this is pretty confusing.
SUID != GUID != sticky bit
setuid and setgid (short for „set user ID upon execution“ and „set group ID upon execution“, respectively) are Unix access rights flags that allow users to run an executable with the permissions of the executable’s owner or group respectively and to change behaviour in directories.
They are often used to allow users on a computer system to run programs with temporarily elevated privileges in order to perform a specific task.
If a user is starting a binary program – usually it runs with the rights of that starting-user.
if you set SUID bit with:
chmod u+s /path/binary
(SUID BIT WORKS ONLY ON BINARIES – NOT WITH SHELL SCRIPTS!)
it is now run with the rights of the owner (could be root).
This way non-root users are allowed to run mount (to view mountpoints).
find all files and folders with SUID and SGID set
find / -perm /u=s,g=s|grep mount
-rwsr-xr-x 1 root root 34K Mar 30 2015 /bin/mount
this means: non-root users are allowed to run mount with root priviliges
SGID with directories
you can set SUID (chmod u+s) on folder – but has no effects. (!?)
SGID bit set (chmod g+s) means newly created files are automatically owned by the group – that also owns the directory (inherit, heritage)
su; # become root
addgroup newgroup; # add a new group
chgrp newgroup projekt1; # change group ownership to newgroup
drwxr-xr-x 2 user newgroup 4.0K May 11 15:17 projekt2
\_directory is owned by group "newgroup"
chmod g+s projekt1; # set SGID bit on folder
exit; # become previous non-root user again
drwxr-sr-x 2 user newgroup 4.0K May 11 15:01 projekt1
\_group SGI bit active
touch 1 2 3; # create test files
ll; # as you will see the newly created files in these folders are owned by default-group of user (which is also called user)
-rw-r--r-- 1 user user 0 May 11 15:06 1
-rw-r--r-- 1 user user 0 May 11 15:06 2
-rw-r--r-- 1 user user 0 May 11 15:06 3
touch 1 2 3; # create test files
ll; # as you will see the newly created files in these folders are owned by newgroup - because of the SGID bit active for the parent folder
-rw-r--r-- 1 user newgroup 0 May 11 15:06 1
-rw-r--r-- 1 user newgroup 0 May 11 15:06 2
-rw-r--r-- 1 user newgroup 0 May 11 15:06 3
means: only the owner of the file may delete the file.
chmod +t /path/folder
# temporary folder /tmp has sticky bit set
ll /|grep tmp
drwxrwxrwt 9 root root 4.0K May 11 15:24 tmp
use case example:
/tmp = temporary folder
When a directory’s sticky bit is set, the filesystem treats the files in such directories in a special way so only the file’s owner, the directory’s owner, or root user can rename or delete the file. Without the sticky bit set, any user with write and execute permissions for the directory can rename or delete contained files, regardless of the file’s owner. Typically this is set on the /tmp directory to prevent ordinary users from deleting or moving other users‘ files.
The modern function of the sticky bit was introduced in 4.3BSD in 1986, and is found in most modern Unix-like systems.
[…] the Linux kernel ignores the sticky bit on files. […] When the sticky bit is set on a directory, files in that directory may only be unlinked or renamed by root or the directory owner or the file owner.
drwxrwxrwt 9 root root 4.0K May 11 15:26 .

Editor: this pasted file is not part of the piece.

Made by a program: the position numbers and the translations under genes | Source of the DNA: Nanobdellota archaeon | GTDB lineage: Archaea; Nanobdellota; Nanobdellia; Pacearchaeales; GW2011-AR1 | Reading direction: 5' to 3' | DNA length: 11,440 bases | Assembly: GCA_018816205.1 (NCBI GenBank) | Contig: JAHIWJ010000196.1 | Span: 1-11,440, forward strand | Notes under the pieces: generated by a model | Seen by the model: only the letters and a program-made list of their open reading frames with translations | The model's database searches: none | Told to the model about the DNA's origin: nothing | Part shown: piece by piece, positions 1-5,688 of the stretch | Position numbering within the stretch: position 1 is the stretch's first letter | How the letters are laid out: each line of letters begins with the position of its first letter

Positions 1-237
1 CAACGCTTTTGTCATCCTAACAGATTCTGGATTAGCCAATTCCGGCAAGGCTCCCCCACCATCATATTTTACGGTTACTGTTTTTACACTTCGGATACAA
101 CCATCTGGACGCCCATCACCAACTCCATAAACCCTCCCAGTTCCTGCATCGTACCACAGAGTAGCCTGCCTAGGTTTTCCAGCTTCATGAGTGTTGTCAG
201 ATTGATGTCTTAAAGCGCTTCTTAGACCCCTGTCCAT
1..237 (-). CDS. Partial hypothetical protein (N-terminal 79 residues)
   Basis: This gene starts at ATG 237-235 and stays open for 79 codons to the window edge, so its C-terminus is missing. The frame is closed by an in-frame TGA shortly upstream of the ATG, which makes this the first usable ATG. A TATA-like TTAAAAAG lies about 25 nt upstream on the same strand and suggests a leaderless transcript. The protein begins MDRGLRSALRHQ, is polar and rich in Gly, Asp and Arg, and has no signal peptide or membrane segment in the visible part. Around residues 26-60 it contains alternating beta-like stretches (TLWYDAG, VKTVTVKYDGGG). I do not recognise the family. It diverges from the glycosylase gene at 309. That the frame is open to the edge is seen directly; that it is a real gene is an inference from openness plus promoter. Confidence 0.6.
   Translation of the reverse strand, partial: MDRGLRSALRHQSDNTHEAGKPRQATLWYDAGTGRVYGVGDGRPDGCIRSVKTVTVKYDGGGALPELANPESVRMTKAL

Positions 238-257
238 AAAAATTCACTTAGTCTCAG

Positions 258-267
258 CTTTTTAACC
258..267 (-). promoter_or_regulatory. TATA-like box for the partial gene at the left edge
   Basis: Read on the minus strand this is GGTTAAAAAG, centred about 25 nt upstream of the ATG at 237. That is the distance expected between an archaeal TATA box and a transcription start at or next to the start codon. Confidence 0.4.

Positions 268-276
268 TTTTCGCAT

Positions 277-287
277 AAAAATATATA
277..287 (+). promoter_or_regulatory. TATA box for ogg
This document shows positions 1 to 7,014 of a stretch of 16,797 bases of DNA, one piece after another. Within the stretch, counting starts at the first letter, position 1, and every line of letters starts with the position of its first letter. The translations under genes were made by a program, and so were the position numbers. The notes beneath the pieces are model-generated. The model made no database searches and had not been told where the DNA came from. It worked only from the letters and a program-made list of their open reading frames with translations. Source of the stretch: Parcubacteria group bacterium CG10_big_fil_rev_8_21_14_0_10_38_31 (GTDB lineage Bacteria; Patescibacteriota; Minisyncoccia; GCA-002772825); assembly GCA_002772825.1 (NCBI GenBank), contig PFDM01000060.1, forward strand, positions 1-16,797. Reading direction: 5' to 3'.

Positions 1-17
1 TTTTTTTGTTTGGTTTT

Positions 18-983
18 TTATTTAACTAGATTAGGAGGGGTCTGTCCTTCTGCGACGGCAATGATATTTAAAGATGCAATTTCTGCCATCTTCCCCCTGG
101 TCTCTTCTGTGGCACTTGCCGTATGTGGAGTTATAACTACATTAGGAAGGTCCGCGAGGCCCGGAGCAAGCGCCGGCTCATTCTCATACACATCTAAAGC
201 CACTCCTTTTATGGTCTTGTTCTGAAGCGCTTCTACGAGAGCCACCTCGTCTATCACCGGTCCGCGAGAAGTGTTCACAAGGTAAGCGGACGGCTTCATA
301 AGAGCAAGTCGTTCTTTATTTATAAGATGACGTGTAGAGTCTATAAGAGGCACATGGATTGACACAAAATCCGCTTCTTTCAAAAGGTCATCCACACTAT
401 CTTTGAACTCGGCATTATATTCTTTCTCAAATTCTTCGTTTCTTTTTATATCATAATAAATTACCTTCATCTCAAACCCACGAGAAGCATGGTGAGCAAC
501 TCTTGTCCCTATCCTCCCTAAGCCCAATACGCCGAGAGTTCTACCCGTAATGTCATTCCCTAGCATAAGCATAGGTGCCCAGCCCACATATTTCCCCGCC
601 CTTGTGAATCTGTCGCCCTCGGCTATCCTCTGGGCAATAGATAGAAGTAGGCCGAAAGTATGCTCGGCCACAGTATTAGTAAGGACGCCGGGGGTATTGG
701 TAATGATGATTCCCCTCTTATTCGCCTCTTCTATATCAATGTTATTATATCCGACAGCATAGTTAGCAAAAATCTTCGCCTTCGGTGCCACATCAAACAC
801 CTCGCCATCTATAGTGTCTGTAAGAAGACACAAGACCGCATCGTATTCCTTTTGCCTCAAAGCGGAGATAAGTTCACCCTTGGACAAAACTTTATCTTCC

drwxr-xr-x 22 root root 4.0K May 5 15:12 ..
drwxrwxrwt 2 root root 4.0K May 11 14:27 .font-unix
drwxrwxrwt 2 root root 4.0K May 11 14:27 .ICE-unix
drwx------ 2 user user 4.0K May 11 14:27 ssh-iLO5gRFgEBqc
drwx------ 3 root root 4.0K May 11 14:27 systemd-private-105d0c1749f9469b9c0026f910664e81-rtkit-daemon.service-tM9C3z
drwxrwxrwt 2 root root 4.0K May 11 14:27 .Test-unix
-r--r--r-- 1 root root 11 May 11 14:27 .X0-lock
drwxrwxrwt 2 root root 4.0K May 11 14:27 .X11-unix
drwxrwxrwt 2 root root 4.0K May 11 14:27 .XIM-unix
what processes are using tmp right now?
kdevtmpfs 12 root cwd DIR 0,5 2980 3 /
kdevtmpfs 12 root rtd DIR 0,5 2980 3 /
kdevtmpfs 12 root txt unknown /proc/12/exe
Xorg 948 root 1u unix 0xf207bcc0 0t0 12931 @/tmp/.X11-unix/X0
Xorg 948 root 29u unix 0xf46ae0c0 0t0 14533 @/tmp/.X11-unix/X0
Xorg 948 root 30u unix 0xf3b5ba00 0t0 14563 @/tmp/.X11-unix/X0
x-session 986 user 9u unix 0xf3aaee80 0t0 13430 @/tmp/.ICE-unix/986
gmain 986 1024 user 10u unix 0xf3aaf140 0t0 13431 /tmp/.ICE-unix/986
gmain 986 1024 user 18u unix 0xf312e640 0t0 14012 @/tmp/.ICE-unix/986
ssh-agent 1006 user 3u unix 0xf3d85680 0t0 13390 /tmp/ssh-iLO5gRFgEBqc/agent.986
dbus-daem 1010 user 4u unix 0xf3d85100 0t0 13404 @/tmp/dbus-ahR6nEGGhS
dbus-daem 1010 user 8u unix 0xf3aaf980 0t0 13414 @/tmp/dbus-ahR6nEGGhS
0 user 35u unix 0xf3bcb0c0 0t0 14636 @/tmp/dbus-ahR6nEGGhS
bash 1780 user cwd DIR 8,1 4096 524289 /tmp
What i find a little confusing:
or maybe i get something wrong here.
if a user starts process /bin/processX
and x is creates files under /tmp/processX_temp_file
the ownership would probably be that of the user.
ll /tmp userX groupX /tmp/processX_temp_file
so if chmod+t or not… other userY can NOT delete those files anyway? (unless userY would be in same group as userX namely groupX – but even than – group rights would have to set chmod g+rwx to allow file-deletion.)
end of story.
if possibly – keep it the UNIX „small and beautiful“ simplify way…
depending on the filesystem in use (ext2, ext4) more file-system confusion can be done:
change file attributes on a Linux file system – chattr.man.txt
list file attributes on a Linux second extended file system – lsattr.man.txt